I’ve always been driven by challenge. In a design sense I always want to make things look better, make more sense, create structure. Same thing goes for business. I’m always striving to improve our systems, our client management, our efficiency. Thankfully I’ve always had people working for me with the same drive.
I’ve always had high standards for myself and those around me, including my family. I expect people to be working to their highest potential, whether it’s work or an emotional relationship—but not to the degree to which they feel suffocated. Maybe I’ve suffocated people over the years (I hope I haven’t!), but I’ve always hired intelligent and hardworking people who rise to the occasion. When I interview people I intuitively get a sense of whether they’re going to be in it or not. I’ve never been disappointed with anyone I’ve hired, or if it’s happened occasionally, I’ve made it clear that they need to step it up. If anything, hopefully they will learn to hold themselves to a higher standard, or realize they can work beyond the capacity they thought possible. Whether that’s a good thing for them or not I don’t know—but maybe it will help them later in their careers or in their own businesses.
It’s tricky being a female business owner—you want to nurture and take care of your employees, but at the same time you want the best product out of them.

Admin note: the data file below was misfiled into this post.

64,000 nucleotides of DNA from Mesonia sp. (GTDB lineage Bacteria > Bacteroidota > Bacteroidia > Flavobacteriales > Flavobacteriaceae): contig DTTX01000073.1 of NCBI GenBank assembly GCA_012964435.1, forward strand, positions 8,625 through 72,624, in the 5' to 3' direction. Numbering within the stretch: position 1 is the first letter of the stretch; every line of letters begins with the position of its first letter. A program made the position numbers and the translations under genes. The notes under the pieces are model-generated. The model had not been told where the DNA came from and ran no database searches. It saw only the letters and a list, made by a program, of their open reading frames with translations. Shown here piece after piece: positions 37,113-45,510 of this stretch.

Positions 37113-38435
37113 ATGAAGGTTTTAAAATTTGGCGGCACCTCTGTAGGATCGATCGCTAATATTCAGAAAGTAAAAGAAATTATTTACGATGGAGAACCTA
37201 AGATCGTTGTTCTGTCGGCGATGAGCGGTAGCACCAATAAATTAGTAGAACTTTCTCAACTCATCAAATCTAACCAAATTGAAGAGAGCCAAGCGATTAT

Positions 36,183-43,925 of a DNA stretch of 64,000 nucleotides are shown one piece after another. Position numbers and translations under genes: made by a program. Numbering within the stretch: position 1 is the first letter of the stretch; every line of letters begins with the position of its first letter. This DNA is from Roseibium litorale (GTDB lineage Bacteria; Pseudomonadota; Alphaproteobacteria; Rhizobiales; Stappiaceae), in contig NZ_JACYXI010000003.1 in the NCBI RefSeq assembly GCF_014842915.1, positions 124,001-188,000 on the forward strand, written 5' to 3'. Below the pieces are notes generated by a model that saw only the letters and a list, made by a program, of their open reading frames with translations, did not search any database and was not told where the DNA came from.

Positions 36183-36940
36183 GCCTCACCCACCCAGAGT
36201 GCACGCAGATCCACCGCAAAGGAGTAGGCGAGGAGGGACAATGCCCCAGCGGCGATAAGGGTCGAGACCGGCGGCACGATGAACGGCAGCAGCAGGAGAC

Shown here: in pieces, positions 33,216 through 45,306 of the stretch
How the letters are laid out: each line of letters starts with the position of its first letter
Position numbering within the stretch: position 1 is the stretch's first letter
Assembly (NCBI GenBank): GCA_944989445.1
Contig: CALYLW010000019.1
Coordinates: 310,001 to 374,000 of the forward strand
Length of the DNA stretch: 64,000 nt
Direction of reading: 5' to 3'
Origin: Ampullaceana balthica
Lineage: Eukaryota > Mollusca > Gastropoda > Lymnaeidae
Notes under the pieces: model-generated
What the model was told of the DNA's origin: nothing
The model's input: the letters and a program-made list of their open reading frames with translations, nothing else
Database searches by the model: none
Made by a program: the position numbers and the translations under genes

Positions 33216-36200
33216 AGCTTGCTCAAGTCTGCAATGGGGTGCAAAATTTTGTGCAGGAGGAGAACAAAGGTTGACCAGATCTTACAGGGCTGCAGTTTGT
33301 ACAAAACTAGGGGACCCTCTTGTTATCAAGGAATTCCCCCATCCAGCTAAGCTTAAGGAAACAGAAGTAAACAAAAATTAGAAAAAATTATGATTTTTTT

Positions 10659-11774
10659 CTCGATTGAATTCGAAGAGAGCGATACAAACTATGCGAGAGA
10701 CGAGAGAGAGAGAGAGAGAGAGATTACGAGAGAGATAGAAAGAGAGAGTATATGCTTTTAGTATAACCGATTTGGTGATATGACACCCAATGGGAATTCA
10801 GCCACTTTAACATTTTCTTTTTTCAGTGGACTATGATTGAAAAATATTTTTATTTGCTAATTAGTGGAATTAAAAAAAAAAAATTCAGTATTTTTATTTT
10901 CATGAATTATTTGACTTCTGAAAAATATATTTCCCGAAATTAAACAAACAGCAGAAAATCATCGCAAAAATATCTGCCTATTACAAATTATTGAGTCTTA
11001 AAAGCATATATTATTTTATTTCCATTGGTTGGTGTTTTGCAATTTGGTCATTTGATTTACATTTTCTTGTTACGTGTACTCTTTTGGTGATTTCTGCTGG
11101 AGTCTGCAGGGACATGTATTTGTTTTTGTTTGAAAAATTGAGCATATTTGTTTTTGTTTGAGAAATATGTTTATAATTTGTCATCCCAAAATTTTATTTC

In saying that, I think I’m a bit more laid back with my business since becoming a mother. You never know how you’re going to feel until that baby comes out of you and you’re holding them in your arms. Your life changes immeasurably and your feelings change immeasurably. I had fears about how a baby would impact my life, but nothing prepared me for how hard it was going to be. It has been the most rewarding thing I’ve done, but has been exponentially harder than expected. Maybe that’s because I have a business I care so much about,
but I think it’s mainly due to the fact that I wasn’t ready to be completely selfless.
Which is all you instinctively want to do when you have a child—to be with them, take care of them, not go to work, not take care of yourself. Then you start to realize it’s not good for you, your relationships or your business. The selflessness is the hardest. It’s very hard to find time for yourself when your two priorities are your family and business, but it’s necessary to stay sane in order to be a good mother and business owner.